Assertive on the Street: What Would You Do?


You are walking down the street and have a five-minute walk ahead of you to reach your destination. At some point you realize that someone is walking behind you, and you get a creepy feeling and believe that you are being followed/targeted. Before reading on, take a moment to put yourself in that position and consider how you would most likely respond in this situation.

When I set this scene for women in my trainings, the responses I get are the following:

  1. Go into a place of business or where there are other people
  2. Cross the street
  3. Run!
  4. Pull out my phone and call someone or pretend to be talking to someone
  5. Walk faster

These might all be viable solutions under ideal circumstances, but they all share a common shortcoming: the dependence on someone else and luck.

Go into a place of business

If you are in a business district and it’s during business hours, the option to get off the street and into a store is definitely a good choice. Be sure to alert the manager or salesperson that there was someone following you and that you felt concerned for your safety. If, however, you are not near a store, or the event takes place after hours (and these are things assailants consider when targeting someone), this is a worthless strategy.

Cross the street

True, you can’t be a target if you aren’t near the perpetrator. Crossing the street is a good test to see if he is really following you. If you cross and he doesn’t, chances are you are safe. However, if he crosses too, now you know you are in danger, and you’ve done nothing to stop the danger beyond hoping that the assailant is too lazy or easily discouraged to follow you back and forth across the street. Meanwhile, few assaults are prevented by zigzagging through town.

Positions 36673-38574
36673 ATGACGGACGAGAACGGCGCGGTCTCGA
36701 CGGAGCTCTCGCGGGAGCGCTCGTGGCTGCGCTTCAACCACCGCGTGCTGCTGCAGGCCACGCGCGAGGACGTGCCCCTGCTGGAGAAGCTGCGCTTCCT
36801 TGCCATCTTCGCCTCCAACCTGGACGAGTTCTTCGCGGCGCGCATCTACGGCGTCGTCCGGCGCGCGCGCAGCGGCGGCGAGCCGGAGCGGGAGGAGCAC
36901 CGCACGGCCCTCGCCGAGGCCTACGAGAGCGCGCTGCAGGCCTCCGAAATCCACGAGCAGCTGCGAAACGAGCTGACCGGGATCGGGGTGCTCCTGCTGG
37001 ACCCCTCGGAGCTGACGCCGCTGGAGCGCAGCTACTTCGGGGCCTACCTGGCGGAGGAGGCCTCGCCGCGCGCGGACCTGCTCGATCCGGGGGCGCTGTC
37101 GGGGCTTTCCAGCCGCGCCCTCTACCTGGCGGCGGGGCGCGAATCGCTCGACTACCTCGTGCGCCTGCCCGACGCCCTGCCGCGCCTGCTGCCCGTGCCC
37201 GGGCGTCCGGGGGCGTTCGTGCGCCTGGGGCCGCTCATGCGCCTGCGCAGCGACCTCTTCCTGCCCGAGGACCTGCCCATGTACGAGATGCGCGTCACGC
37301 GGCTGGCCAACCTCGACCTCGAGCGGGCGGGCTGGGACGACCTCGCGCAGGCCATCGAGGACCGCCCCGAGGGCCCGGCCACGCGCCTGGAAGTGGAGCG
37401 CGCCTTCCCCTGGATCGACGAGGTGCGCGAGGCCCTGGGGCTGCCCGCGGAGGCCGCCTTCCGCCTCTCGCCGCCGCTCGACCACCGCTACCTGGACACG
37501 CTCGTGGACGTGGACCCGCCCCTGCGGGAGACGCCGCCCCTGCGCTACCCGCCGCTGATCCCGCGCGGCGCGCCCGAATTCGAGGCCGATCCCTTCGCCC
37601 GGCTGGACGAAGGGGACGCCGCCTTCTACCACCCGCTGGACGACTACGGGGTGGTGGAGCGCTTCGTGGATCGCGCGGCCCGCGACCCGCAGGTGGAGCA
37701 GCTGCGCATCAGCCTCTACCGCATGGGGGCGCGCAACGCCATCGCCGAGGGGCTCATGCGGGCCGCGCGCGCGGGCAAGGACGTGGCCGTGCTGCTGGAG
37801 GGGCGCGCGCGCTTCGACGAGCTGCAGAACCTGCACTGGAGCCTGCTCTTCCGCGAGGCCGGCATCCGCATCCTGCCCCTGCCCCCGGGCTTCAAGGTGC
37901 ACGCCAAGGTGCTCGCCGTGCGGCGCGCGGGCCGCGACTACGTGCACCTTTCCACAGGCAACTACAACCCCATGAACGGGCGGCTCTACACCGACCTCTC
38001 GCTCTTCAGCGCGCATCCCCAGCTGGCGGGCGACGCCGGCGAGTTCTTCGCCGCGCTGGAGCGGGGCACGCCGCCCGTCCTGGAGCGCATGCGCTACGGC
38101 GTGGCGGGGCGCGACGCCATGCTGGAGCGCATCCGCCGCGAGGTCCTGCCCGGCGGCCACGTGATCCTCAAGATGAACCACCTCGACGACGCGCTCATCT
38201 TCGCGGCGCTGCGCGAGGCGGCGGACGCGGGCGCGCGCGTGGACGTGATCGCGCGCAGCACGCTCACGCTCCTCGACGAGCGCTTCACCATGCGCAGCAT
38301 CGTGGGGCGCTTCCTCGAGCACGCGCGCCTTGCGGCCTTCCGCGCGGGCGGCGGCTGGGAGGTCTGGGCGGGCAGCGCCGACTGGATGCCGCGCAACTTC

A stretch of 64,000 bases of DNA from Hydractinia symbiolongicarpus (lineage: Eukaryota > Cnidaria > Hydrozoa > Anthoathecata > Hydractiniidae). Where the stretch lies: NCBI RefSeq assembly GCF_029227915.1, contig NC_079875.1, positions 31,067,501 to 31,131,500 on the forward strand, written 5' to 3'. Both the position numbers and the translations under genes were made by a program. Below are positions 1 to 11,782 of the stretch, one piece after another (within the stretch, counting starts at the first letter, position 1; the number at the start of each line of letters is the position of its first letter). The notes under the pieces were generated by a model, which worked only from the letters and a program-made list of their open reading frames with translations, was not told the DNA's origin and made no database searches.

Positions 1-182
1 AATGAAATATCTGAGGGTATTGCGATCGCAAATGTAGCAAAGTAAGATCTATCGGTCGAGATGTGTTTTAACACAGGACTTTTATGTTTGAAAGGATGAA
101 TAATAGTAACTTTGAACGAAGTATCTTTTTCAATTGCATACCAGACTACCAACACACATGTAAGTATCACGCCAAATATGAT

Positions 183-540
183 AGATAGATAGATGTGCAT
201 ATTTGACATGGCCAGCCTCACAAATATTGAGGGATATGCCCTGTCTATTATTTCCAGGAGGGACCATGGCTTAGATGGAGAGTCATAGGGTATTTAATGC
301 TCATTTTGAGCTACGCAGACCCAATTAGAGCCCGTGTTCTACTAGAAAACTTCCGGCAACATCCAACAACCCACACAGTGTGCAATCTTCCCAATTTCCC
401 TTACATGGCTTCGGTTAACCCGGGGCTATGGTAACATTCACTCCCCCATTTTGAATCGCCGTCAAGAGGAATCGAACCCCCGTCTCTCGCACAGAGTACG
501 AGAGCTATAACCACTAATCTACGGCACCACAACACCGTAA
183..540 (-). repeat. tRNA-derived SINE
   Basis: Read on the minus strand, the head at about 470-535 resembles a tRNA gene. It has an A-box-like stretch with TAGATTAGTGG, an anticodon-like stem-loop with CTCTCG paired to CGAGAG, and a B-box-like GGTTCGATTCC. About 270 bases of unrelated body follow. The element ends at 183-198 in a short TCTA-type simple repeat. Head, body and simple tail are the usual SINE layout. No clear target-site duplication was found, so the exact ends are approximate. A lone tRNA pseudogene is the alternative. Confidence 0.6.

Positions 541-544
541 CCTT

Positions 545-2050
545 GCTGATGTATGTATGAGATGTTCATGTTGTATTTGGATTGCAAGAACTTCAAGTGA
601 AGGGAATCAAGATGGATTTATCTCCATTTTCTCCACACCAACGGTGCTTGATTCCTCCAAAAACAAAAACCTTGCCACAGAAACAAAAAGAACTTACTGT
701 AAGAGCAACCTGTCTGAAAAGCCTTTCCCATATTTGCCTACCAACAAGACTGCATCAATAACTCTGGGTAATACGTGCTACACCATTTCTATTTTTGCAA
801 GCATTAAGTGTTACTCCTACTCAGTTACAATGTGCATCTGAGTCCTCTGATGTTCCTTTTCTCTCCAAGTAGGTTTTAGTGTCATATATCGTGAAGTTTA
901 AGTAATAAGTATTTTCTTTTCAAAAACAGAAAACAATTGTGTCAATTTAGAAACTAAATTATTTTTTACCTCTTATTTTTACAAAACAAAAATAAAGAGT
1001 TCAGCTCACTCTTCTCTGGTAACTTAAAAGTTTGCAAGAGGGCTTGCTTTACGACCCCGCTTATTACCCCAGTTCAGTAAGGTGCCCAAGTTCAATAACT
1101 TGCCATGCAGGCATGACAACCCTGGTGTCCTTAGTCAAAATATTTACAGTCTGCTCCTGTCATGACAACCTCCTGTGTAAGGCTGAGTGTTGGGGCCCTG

Run away

This can be a good option under three conditions: 1) You are a fast runner, 2) You don’t have far to run to get to a safe place, and 3) You are wearing shoes that are suitable for running, which may not be what you wear to work or out for dinner with friends. If you are not a proficient runner or are not wearing the proper footwear, this solution merely demonstrates to an attacker that you are afraid. More significantly, it increases your sense of fear and loss of control.

Pull out my phone and call someone (or pretend to)

The rationale here is that the perpetrator won’t mess with someone if he thinks she can warn someone about the situation. Cell phones give us a false sense of security. We may feel less alone when we’re talking to someone, but the fact remains that we are alone in a physical sense, and the person on the other end of the line is helpless to assist us if we’re in danger (all the more true if the “person” is imaginary). The reality is that you could be on the phone talking to the police, and a perpetrator could still grab your bag (or you) and be gone before anyone could arrive at the scene to help you. From his perspective, you look more distracted and less aware of what is going on around you, and that’s because you are. If you’re in danger, stay off your phone and pay attention to your surroundings!